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http://dx.doi.org/10.1364/ao.45.005414DOI Listing
July 2006

Continuous hyperspectral absorption measurements of colored dissolved organic material in aquatic systems.

Appl Opt 2003 Nov;42(33):6564-8

Mote Marine Laboratory, 1600 Ken Thompson Parkway, Sarasota, Florida 34236, USA.

The majority of organic carbon in the oceans is present as dissolved organic matter (DOM); therefore understanding the distribution and dynamics of DOM is central to understanding global carbon cycles. Describing the time-space variability in colored dissolved organic matter (CDOM) has been difficult, as standard spectrophotometric methods for CDOM determination are laborious and susceptible to methodological biases. Previously, measurements of CDOM absorption in discrete water samples by use of a liquid-waveguide capillary cell (LWCC) compared favorably with measurements made with a benchtop spectrophotometer. Given this, we focused on automating the LWCC technique to improve our spatial and temporal sampling capabilities for CDOM. We found strong correlations between CDOM absorption spectra collected from discrete water samples using standard methods and selected corresponding CDOM spectra collected by the automated LWCC system. The near-continuous measurements by the LWCC system made it possible to map the temporal, spatial, and spectral variability of CDOM absorption along the ship track.
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http://dx.doi.org/10.1364/ao.42.006564DOI Listing
November 2003

Harmful algal blooms: causes, impacts and detection.

J Ind Microbiol Biotechnol 2003 Jul 30;30(7):383-406. Epub 2003 Jul 30.

Chesapeake Research Consortium, 645 Contees Wharf Road, Edgewater, MD 21037, USA.

Blooms of autotrophic algae and some heterotrophic protists are increasingly frequent in coastal waters around the world and are collectively grouped as harmful algal blooms (HABs). Blooms of these organisms are attributed to two primary factors: natural processes such as circulation, upwelling relaxation, and river flow; and, anthropogenic loadings leading to eutrophication. Unfortunately, the latter is commonly assumed to be the primary cause of all blooms, which is not the case in many instances. Moreover, although it is generally acknowledged that occurrences of these phenomena are increasing throughout the world's oceans, the reasons for this apparent increase remain debated and include not only eutrophication but increased observation efforts in coastal zones of the world. There is a rapidly advancing monitoring effort resulting from the perception of increased impacts from these HABs, manifested as expanding routine coastal monitoring programs, rapid development and deployment of new detection methods for individual species, toxins, and toxicities, and expansion of coastal modeling activities towards observational forecasts of bloom landfall and eventually bloom prediction. Together, these many efforts will provide resource managers with the tools needed to develop effective strategies for the management and mitigation of HABs and their frequently devastating impacts on the coastal environment.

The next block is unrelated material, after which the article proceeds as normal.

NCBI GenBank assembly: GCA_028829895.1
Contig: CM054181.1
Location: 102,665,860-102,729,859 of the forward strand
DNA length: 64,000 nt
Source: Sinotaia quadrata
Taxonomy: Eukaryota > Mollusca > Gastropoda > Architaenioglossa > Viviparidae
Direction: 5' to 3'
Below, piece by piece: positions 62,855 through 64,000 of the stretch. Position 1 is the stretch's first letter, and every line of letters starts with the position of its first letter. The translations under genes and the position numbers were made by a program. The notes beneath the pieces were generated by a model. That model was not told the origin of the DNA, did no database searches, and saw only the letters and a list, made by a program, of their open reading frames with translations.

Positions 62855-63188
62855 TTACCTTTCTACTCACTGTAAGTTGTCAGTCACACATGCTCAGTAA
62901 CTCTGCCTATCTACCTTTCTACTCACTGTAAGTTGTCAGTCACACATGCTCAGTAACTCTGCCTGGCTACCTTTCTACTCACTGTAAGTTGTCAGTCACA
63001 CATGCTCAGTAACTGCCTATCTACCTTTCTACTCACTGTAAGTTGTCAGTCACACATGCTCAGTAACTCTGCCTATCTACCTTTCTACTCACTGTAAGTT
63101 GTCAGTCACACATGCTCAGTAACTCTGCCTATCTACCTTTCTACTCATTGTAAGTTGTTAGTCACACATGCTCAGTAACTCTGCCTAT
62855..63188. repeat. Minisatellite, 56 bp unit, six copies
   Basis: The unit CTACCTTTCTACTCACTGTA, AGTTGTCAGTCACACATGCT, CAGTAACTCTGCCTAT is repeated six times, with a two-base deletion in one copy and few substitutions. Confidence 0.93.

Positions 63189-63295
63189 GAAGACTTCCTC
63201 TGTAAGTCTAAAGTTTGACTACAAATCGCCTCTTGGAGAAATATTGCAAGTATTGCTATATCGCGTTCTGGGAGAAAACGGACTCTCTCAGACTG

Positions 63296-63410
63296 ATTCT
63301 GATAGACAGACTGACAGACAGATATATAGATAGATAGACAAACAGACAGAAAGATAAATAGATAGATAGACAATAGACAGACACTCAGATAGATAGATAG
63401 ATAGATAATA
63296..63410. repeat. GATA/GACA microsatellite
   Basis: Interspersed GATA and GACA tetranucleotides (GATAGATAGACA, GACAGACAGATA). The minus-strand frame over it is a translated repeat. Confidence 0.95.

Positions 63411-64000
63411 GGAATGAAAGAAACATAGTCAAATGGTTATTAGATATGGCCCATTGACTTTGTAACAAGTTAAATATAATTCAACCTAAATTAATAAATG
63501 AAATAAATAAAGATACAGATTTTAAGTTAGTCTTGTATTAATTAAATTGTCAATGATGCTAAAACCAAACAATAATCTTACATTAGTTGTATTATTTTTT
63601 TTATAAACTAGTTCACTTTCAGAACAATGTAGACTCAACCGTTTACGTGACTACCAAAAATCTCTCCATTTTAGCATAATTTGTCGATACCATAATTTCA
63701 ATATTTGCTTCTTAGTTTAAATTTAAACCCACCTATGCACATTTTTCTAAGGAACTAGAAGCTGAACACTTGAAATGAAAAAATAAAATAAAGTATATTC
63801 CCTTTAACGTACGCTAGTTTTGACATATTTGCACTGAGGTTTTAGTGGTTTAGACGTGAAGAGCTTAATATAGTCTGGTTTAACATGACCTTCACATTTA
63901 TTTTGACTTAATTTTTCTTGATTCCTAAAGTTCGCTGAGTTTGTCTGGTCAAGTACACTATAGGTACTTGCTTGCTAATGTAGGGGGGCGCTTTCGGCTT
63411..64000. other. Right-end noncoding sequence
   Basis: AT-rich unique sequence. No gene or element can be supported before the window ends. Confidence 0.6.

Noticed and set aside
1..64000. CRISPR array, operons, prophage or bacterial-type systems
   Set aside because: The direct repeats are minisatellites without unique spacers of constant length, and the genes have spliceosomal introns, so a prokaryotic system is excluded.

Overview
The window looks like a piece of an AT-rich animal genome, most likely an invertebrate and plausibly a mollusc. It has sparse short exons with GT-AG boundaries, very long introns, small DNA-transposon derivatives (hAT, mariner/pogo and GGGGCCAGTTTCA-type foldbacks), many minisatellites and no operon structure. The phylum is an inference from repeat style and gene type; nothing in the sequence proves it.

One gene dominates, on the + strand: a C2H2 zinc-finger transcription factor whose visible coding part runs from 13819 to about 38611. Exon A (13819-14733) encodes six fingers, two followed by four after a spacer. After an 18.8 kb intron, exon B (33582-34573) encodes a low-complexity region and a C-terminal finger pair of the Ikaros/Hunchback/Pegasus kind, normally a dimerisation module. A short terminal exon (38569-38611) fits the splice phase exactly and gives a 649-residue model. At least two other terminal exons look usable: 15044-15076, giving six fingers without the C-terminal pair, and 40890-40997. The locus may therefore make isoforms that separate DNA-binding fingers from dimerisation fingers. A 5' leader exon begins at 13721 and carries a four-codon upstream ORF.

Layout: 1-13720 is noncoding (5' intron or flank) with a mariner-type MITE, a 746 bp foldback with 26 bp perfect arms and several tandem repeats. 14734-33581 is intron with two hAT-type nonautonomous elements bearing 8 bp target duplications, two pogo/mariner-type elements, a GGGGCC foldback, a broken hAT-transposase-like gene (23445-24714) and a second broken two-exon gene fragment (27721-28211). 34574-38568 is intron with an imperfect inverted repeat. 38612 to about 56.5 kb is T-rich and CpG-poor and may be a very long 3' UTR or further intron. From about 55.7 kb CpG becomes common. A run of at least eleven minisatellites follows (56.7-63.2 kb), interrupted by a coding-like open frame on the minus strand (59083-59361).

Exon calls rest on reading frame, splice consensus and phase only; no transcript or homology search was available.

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http://dx.doi.org/10.1007/s10295-003-0074-9DOI Listing
July 2003